Tag Archives: food legends

Who invented … lobster Newberg?

The tale has often been told of Benjamin Wenberg who created a fabulous new dish at Delmonico’s restaurant in NYC sometime in the 1870s. The punch line revolves around how Charles Delmonico changed the name to Lobster Newberg to spite Wenberg after the two men had an argument. Do you believe the story? I am suspicious of it.

As a historian I run across many legends of this type. There is always a delightful little detail that makes the story click and lures journalists into repeating it so often that it becomes undisputed truth. Less catchy, and thus less repeated versions of the Lobster Newberg story, suggested that Wenberg did not want his name used so the name of the dish was altered slightly – or that the Delmonicos named the dish Newberg right from the start out of respect for Wenberg’s privacy.

It’s doubtful that Wenberg invented the dish. A sauce made of cream, egg yolks, butter, and sherry wine – the à la Newberg part of Lobster Newberg – was known as terrapin sauce and was in use before the 1870s.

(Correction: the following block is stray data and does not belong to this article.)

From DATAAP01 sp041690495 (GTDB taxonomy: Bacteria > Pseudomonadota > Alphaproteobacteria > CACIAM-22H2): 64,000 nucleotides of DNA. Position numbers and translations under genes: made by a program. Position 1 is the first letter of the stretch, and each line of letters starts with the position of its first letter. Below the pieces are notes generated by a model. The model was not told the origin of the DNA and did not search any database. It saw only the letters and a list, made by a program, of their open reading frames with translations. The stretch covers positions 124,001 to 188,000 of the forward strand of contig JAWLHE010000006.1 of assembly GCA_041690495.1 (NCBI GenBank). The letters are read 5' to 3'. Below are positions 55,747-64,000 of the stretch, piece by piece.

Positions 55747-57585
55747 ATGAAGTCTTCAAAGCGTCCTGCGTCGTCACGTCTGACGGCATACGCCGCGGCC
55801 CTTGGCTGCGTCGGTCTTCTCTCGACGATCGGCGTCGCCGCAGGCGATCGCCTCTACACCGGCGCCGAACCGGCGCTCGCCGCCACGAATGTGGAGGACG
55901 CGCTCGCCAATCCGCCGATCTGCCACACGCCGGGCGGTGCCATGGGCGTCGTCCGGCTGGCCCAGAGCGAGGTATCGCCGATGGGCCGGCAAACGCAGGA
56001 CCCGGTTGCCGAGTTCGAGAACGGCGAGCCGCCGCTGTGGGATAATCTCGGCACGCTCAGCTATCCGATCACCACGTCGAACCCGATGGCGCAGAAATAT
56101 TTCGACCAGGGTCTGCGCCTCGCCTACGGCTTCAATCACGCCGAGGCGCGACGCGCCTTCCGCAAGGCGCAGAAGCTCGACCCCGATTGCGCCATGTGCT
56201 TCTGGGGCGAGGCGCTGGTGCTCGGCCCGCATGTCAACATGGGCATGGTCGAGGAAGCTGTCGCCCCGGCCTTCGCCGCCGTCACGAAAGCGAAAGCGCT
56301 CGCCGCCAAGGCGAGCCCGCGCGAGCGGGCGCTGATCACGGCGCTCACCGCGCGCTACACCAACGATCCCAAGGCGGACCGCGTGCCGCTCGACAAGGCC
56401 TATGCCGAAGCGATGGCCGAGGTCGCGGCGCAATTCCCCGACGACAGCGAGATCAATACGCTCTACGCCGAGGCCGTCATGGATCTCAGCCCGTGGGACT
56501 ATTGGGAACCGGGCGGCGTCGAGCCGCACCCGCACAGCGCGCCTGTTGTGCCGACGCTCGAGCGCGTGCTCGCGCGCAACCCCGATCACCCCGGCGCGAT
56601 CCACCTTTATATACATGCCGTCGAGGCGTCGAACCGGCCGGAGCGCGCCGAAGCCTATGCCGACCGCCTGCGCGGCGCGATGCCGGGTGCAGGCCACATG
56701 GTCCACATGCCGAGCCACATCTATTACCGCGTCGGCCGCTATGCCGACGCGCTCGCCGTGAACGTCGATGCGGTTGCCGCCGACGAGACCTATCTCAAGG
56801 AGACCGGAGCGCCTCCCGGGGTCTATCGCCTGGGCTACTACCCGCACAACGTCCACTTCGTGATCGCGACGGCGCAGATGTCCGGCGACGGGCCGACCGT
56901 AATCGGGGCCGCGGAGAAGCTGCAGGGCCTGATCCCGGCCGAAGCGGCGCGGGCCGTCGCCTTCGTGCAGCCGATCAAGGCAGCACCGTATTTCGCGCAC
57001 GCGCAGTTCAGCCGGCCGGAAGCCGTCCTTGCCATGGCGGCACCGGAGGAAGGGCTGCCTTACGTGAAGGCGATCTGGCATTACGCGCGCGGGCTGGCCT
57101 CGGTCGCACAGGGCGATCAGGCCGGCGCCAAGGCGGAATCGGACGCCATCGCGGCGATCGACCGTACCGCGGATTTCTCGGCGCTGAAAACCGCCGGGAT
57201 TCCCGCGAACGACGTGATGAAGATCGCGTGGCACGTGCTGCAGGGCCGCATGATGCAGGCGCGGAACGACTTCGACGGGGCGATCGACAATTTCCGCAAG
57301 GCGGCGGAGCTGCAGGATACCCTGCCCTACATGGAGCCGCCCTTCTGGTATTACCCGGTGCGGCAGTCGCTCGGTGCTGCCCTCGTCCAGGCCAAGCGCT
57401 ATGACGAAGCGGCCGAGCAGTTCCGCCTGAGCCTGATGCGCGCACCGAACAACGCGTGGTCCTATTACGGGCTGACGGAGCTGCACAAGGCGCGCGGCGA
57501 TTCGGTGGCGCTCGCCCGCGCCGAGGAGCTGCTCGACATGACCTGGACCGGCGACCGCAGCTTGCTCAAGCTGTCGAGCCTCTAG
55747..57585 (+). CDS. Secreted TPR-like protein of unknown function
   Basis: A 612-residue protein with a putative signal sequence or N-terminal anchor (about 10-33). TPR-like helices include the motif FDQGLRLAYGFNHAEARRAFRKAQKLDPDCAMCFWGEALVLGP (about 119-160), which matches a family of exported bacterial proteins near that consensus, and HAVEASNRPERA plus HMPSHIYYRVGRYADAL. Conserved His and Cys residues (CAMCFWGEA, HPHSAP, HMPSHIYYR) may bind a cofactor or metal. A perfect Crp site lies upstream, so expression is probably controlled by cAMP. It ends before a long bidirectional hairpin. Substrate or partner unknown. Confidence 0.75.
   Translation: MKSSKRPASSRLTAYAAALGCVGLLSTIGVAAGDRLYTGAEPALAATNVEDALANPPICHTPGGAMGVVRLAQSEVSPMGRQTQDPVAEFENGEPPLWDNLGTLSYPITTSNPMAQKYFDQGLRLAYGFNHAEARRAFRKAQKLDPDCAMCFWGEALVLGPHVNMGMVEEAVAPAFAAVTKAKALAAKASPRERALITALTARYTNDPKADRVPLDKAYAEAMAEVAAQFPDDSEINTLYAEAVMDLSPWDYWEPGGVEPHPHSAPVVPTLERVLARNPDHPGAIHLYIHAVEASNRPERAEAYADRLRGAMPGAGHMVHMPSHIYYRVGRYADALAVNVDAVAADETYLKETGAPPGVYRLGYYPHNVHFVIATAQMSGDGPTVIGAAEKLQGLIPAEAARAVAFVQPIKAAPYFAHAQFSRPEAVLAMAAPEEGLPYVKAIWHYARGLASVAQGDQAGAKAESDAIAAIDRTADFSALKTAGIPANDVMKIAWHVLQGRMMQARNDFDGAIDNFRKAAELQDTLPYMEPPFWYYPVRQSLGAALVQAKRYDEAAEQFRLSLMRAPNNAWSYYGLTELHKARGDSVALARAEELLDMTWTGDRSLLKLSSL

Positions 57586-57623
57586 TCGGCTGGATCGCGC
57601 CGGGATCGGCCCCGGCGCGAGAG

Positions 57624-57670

Did Wenberg have anything to do with Lobster Newburg? Some stories imply he was the first to use the sauce with lobster. To me it seems doubtful that he would be more likely than top chefs to see its wider potential. In fact at least one Delmonico chef claimed to have developed the dish. In yet another version of the story, Delmonico’s named it for him because he ordered it so often.

Maybe. Whatever. As far as I can tell, no one has ever found the name Lobster Wenberg on a Delmonico’s menu. Nor has Lobster Newberg been found on menus from the 1870s or 1880s.

Although Benjamin Wenberg may be altogether irrelevant to the story of Lobster Newberg, he was an actual person, a well-known figure in New York City in the 1850s and until his death in 1885. He was in the shipping business, buying, selling, and chartering sea-faring vessels. At least one of his ships, Panchita, was suspected of engaging in the slave trade in 1856 and 1857.

The dish attributed to him became popular in the 1890s and the legend of its naming was oft repeated in this decade. It was a favorite chafing dish recipe for home entertaining and any restaurant with the least pretensions was bound to have it on the menu. Restaurants occasionally prepared it tableside in a chafing dish. Shrimp, crab, scallops, and sometimes frog legs were also offered à la Newburg.

These dishes were usually spelled with a U on restaurant menus. Which is another oddity since Wenberg’s name was usually spelled with an E.

© Jan Whitaker, 2010

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